To give your beloved pup their best chance at a long and healthy life bring them to the vet regularly for routine wellness exams. Here, our Lafayette vets explain exactly how often you should be bringing your dog to the vet.
Early Diagnostics & Preventive Care
You can help your dog stay healthy longer by preventing serious diseases or finding them early.
Taking your dog to the vet on a regular basis provides your vet with the opportunity to monitor your pet's overall health, look for the earliest signs of disease (when conditions are most easily treated), and offer recommendations on the best preventive products for your four-legged friend.
Our vets realize how you may be concerned about the costs of taking your dog to the vet when they appear to be healthy, but taking a proactive, preventive approach to your pet's care could save you the fees of expensive treatments in the future.
Routine Wellness Exams - Dog Checkups
Bringing your dog to the vet for a routine exam is similar to taking them in for a physical. Similar to humans, how often your pooch should get a physical depends on their age, overall health, and lifestyle.
Annual wellness exams are typically recommended for healthy adult dogs, but puppies, senior dogs, and dogs with underlying health conditions benefit from more frequent examinations.
Puppies 12 Months Old & Under
If your canine companion is less than a year old, monthly visits to your vet are recommended.
Throughout your dog's first year of life, they will need to get several rounds of vaccinations in order to help keep them safe against a range of common infectious diseases such as parvo, distemper, corona, parainfluenza, leptospirosis, and rabies. Your puppy will be given these vaccines over a 16 week period and they will go a long way in helping your pup stay healthy.
The precise timing of your young dog's vaccinations will differentiate based on where you live and your animal companion's overall health.
When your pooch is around 6-12 months of age, our vets recommend having them spayed or neutered in order to prevent a host of diseases and undesirable behaviors, as well as unwanted puppies.
Adult Dogs Up To 7 Years of Age
Is your adult dog healthy and between the ages of 1-7 years old? We recommend bringing them to your vet's office once a year for a veterinary wellness exam.
During your adult dog's exam, your vet will perform a head-to-tail examination of your pet to look for early signs of illness or other issues, such as tooth decay, joint pain, or parasites.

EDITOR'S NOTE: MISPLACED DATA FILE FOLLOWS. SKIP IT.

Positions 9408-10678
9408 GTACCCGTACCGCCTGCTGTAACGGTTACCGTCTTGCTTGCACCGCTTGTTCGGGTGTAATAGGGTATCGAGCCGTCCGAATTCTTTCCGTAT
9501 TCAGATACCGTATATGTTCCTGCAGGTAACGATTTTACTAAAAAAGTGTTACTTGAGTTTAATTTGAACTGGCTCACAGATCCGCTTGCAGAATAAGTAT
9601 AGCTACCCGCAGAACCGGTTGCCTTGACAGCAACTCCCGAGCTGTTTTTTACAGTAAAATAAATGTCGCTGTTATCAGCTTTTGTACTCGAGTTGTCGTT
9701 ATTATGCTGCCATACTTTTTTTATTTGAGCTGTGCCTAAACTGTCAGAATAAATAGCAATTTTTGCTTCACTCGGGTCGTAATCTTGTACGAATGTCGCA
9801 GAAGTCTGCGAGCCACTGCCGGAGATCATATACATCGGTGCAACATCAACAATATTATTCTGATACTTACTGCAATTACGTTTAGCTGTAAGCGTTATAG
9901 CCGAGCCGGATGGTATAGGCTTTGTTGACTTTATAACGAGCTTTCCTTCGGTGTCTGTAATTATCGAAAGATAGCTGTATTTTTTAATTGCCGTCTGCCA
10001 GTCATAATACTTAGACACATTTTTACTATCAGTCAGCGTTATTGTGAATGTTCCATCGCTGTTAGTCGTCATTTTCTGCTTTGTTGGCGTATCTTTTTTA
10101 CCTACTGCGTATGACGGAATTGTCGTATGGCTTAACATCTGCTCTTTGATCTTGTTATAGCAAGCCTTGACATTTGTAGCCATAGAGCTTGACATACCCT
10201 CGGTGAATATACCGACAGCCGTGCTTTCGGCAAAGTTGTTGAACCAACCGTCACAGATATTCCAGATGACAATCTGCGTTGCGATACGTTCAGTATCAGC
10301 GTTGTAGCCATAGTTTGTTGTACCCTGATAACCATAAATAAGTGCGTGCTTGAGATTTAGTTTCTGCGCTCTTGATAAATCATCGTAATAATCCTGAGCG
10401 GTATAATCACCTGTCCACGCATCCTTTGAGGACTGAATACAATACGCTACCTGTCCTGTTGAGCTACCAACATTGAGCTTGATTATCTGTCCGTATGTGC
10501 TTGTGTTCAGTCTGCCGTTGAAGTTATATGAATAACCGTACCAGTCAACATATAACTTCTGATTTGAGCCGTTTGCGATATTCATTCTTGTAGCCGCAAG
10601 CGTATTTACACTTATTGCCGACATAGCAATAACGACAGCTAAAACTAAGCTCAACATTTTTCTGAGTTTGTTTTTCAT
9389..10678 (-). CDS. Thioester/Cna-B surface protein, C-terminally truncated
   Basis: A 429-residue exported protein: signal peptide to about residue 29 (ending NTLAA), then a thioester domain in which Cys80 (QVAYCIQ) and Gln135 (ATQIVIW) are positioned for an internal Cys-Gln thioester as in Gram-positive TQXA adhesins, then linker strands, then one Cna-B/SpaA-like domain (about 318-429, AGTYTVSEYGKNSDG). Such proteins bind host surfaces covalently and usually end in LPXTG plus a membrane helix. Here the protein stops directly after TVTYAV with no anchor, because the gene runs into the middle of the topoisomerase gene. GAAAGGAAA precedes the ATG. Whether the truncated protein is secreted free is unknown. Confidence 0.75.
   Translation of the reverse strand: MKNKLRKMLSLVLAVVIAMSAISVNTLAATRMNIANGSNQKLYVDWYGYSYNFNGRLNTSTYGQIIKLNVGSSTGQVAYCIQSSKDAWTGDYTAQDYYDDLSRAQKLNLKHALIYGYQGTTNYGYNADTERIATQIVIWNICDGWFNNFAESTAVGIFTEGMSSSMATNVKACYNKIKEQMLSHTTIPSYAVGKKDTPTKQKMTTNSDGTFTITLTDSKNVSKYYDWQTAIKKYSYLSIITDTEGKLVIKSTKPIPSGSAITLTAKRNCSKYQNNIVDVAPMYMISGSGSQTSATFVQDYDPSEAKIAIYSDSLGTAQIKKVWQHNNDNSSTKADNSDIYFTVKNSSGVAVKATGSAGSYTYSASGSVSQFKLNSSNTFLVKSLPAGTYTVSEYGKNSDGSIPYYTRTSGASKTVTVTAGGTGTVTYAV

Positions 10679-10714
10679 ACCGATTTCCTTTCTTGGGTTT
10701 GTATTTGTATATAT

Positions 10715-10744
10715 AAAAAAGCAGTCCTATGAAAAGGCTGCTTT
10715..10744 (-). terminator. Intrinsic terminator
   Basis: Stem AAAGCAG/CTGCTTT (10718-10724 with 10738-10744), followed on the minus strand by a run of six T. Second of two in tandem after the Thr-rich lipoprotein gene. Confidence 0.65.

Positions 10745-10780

Your vet will also administer any required vaccines, speak to you about your dog's diet and nutritional requirements, recommend appropriate parasite protection, and discuss any training or behavioral issues you may be noticing.
If your vet uncovers any signs of arising health problems they will explain their findings with you and recommend your next steps.
When dogs reach 8 years of age they are generally considered geriatric, with the exception of giant dogs. Breeds such as Irish Wolfhounds, Saint Bernards, Great Danes, and Mastiffs typically age faster than other breeds and will need to start getting more frequent veterinary care sooner (generally at around 5 years of age).
Because lots of diseases and injuries become more common in elderly dogs we suggest bringing your senior pup to the vet every 6 months. Twice-annual wellness check-ups for your geriatric dog will consist of all of the checks and advice listed above, but with some additional diagnostic tests to gain extra insights into your canine companion's overall health.
Some diagnostic tests we recommend for our senior patients include blood tests and urinalysis to check for early signs of problems such as kidney disease or diabetes.
Geriatric care for pets also includes a more proactive approach to keeping your pet comfortable as age-related issues such as joint pain become more common. If you have a senior dog, ask your vet how often you should bring your pet in for an examination.
Note: The advice provided in this post is intended for informational purposes and does not constitute medical advice regarding pets. For an accurate diagnosis of your pet's condition, please make an appointment with your vet.